14. Now start a new sketch or use the same sketch used for creating the rectangular base and do a cut extrude. I have used the same sketch. Sometimes it is good/easy to create a new sketch and use it.

15. Select sketch1 from the feature manger tree and click on Extrude Cut feature or Insert > Cut > Extrude.
16. Using any option i.e. Blind, Up to surface or Vertex, cut away the rectangular base.
17. The final shape will look like as shown in the picture.
18. Start a new sketch on the highlighted face (ref. picture).
19. Click on Convert Entities feature or Tools > Sketch Tools > Convert Entities.
20. A fully defined sketch will get created on the selected face.
21. Click OK to exit the sketch command. Now rename the sketch. To do this, select the Sketch in the feature manager tree and press F2 on the keyboard (shortcut for rename) or Select the sketch, pause and then again select to start the rename option.
22. Rename the sketch to Orientation sketch.
23. Now add colors to the faces to define the form tool. Right click (RMB) on the face, click on appearances and then click on Face to start the appearance mode.

24. Add color in this manner. Stopping face: Cyan color, Faces to Remove: Red Color and rest all faces Yellow color.
25. Now it is the time to save the form tool in the proper location.

26. Click on File > Save or Save as (in case you’re editing an older form tool).
27. Browse to the location where you want to save the tool (you can save either in the forming tool folder under design library or create a new folder in case you want to share the form tool over a network). Give a proper file name (I have used Dia .5 X .2) and select Form tool under File type. I have created a new folder under forming tool folder in design library with the name “My tools” to save/store the new form tools.
28. Save the file and you’re done.

New Method (Available from SW2007 onwards):

1. Repeat steps 1 -17 as discussed above. You might not require creating a base in some shapes. You need a base only if you need a fillet at the bottom.
2. After you have create the shape required, go to Insert > Sheet Metal > Forming Tool or click on Forming Tool feature on the sheet metal toolbar.
3. Select the required face as Stopping face.
4. Select the required face(s) under Faces to remove.
5. Click OK to exit the command.

6. The required colors will be added to faces as per the selection and a sketch with the name Orientation sketch will be added on the stopping face.
7. Save the files as described in steps 26- 28

We’ll see how to use the form tool, mapping the file location so that it can be shared over a network in another post.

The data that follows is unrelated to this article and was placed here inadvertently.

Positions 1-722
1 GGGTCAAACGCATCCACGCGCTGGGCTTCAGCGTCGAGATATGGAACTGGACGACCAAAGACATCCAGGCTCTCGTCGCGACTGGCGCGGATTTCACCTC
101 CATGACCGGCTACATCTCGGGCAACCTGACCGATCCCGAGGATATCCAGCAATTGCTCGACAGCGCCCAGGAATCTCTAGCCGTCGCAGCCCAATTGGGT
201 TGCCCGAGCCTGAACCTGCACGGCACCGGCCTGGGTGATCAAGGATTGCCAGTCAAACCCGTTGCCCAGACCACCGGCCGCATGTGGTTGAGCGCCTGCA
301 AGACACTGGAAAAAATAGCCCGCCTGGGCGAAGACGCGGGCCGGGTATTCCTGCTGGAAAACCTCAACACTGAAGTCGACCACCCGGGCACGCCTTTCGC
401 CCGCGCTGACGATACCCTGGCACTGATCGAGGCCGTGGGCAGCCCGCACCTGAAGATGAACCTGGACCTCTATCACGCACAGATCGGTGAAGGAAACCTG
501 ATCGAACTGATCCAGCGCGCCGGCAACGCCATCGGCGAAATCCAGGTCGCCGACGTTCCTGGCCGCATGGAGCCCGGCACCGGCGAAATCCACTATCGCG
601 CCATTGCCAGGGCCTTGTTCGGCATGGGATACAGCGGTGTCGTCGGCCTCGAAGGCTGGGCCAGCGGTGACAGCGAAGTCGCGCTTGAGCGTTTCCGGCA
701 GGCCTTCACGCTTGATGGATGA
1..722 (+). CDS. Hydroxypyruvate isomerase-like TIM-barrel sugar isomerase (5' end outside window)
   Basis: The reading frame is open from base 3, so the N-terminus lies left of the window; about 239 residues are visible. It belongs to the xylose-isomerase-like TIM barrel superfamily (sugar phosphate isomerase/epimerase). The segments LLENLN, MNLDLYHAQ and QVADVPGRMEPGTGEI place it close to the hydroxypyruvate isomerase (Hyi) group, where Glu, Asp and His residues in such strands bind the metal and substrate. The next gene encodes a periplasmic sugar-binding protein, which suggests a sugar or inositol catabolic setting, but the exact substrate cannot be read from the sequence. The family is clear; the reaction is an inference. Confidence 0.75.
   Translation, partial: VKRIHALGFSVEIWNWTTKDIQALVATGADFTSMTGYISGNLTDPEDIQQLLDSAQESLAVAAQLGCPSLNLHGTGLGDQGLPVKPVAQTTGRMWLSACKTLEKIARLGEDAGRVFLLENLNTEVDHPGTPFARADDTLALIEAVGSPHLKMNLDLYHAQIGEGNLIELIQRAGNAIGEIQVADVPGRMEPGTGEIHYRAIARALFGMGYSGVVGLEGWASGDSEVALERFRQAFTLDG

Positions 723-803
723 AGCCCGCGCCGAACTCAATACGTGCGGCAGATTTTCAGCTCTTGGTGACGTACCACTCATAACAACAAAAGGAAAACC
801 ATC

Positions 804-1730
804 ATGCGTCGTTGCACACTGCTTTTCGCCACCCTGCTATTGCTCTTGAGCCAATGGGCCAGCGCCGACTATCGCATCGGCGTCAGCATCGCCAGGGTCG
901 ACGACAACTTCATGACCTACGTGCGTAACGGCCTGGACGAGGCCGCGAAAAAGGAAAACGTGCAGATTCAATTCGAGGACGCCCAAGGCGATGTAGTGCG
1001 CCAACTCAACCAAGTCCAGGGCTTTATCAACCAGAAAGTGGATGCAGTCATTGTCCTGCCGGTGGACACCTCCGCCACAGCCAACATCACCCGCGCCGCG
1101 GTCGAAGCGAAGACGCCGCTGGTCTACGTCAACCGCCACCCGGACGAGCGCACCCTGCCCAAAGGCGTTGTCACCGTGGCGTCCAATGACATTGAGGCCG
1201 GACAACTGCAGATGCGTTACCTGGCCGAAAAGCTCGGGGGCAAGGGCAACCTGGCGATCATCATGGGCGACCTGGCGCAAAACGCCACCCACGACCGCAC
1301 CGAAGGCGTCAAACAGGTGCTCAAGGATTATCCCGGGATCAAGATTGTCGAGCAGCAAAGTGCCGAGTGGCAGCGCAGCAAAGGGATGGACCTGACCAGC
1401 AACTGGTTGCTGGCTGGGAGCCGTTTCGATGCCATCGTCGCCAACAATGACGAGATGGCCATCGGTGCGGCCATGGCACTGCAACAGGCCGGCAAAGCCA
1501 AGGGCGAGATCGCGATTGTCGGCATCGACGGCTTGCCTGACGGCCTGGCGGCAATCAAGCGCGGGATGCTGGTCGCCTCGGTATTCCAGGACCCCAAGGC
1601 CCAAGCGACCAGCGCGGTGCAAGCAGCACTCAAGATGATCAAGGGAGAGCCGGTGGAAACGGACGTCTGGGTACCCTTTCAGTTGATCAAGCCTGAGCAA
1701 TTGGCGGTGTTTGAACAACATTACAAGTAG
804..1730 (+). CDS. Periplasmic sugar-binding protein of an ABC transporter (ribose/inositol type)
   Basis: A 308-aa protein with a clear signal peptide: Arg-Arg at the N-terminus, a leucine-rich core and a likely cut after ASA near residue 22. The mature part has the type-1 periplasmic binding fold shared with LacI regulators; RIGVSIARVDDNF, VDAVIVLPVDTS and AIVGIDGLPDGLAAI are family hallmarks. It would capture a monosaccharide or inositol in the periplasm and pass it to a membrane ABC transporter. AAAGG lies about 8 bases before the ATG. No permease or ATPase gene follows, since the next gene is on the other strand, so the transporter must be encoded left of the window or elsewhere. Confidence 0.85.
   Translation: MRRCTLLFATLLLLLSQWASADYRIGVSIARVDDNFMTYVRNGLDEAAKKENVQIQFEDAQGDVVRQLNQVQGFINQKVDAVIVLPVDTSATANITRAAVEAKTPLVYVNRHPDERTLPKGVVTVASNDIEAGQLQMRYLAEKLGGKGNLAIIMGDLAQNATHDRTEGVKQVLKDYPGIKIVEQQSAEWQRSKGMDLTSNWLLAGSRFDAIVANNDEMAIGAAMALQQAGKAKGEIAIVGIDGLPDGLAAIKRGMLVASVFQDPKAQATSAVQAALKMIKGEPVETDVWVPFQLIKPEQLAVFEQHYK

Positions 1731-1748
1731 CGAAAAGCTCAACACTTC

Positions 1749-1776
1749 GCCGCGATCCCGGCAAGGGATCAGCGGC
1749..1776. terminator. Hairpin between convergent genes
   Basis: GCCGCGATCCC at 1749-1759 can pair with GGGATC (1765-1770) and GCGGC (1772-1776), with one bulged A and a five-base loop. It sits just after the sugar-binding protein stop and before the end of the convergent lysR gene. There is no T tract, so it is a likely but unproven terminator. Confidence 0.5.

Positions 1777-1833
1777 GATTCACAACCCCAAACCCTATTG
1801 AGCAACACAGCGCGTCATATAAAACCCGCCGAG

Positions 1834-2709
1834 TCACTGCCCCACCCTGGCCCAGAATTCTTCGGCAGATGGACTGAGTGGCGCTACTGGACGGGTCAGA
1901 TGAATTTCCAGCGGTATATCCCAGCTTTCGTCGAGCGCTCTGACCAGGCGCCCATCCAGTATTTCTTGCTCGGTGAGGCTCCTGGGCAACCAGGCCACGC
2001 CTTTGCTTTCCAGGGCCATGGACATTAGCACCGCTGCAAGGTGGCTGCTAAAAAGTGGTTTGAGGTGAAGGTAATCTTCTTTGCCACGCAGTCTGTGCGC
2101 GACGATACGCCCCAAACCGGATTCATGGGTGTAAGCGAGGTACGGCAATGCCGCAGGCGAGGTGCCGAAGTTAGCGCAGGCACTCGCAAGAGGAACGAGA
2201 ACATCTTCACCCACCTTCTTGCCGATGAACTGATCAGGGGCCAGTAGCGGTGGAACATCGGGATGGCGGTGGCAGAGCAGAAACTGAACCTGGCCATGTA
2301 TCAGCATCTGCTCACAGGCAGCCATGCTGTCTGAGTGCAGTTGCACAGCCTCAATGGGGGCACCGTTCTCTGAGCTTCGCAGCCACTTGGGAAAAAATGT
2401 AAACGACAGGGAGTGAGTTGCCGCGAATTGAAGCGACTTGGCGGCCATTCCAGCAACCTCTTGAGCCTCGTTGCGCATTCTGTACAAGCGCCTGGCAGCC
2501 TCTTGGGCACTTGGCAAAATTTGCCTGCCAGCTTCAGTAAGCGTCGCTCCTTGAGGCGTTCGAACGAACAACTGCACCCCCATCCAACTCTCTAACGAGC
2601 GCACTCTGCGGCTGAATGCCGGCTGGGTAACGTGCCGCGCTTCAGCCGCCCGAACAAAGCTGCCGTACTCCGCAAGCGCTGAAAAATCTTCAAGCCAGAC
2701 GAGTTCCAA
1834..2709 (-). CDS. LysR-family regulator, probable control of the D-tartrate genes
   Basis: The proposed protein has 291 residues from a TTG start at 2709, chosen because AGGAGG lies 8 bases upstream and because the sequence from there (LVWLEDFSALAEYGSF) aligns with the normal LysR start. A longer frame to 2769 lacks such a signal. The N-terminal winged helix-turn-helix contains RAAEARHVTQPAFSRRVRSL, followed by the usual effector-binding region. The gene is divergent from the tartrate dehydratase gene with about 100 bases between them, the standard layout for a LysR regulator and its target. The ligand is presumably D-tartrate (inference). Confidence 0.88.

Creating Animations with SolidWorks step-by-step

Animation had always been an interesting thing for me and I keep on doing experiment with animation in SolidWorks. SolidWorks has recently come up with its new version of “Creating Animations with SolidWorks step-by-step”. And when I was asked for reviewing the book I was full of joy as this will be my first chance to learn more about the animation from a step by step guide.

The book contains 35 easy-to-understand tutorials and practice exercises, each building upon the previous lesson. The best thing is that everything has been explained via step by step, enhancing your skills on SolidWorks animation as you progress from simple to more complex animations. There are case studies and practices files included at the end of each chapter to make your grip more stronger on animation and revise what you have learned through out the chapter.  Total 536 pages book which also include DVD-ROM containing files (SolidWorks 2010 version) for tutorials and practice exercises. The book costing $89.95 can be order via SolidWorks online store.

The quick overview is that it’s a good book every SW animation beginner or who wants to enhance his/her skill with animation, should have this book as there is lot of stuff to try and learn. I’ll be posting more about the book as I progress with the chapters blogs. You can also learn more about the book on Gabi Jack and Rob Rodriguez blogs

Chapter 1: Explains what is Animation, why it is required and how to create it. And what different types of Animations can be created with SolidWorks Animator.

Chapter 2: Explains easy steps on creating simple animation and get you started with animation. Also discusses on saving the animation.

Chapter 3: Explains editing the timeline and key points.

Chapter 4: Explains creating/editing and tweaking the view orientations. Also explains use of perspective view.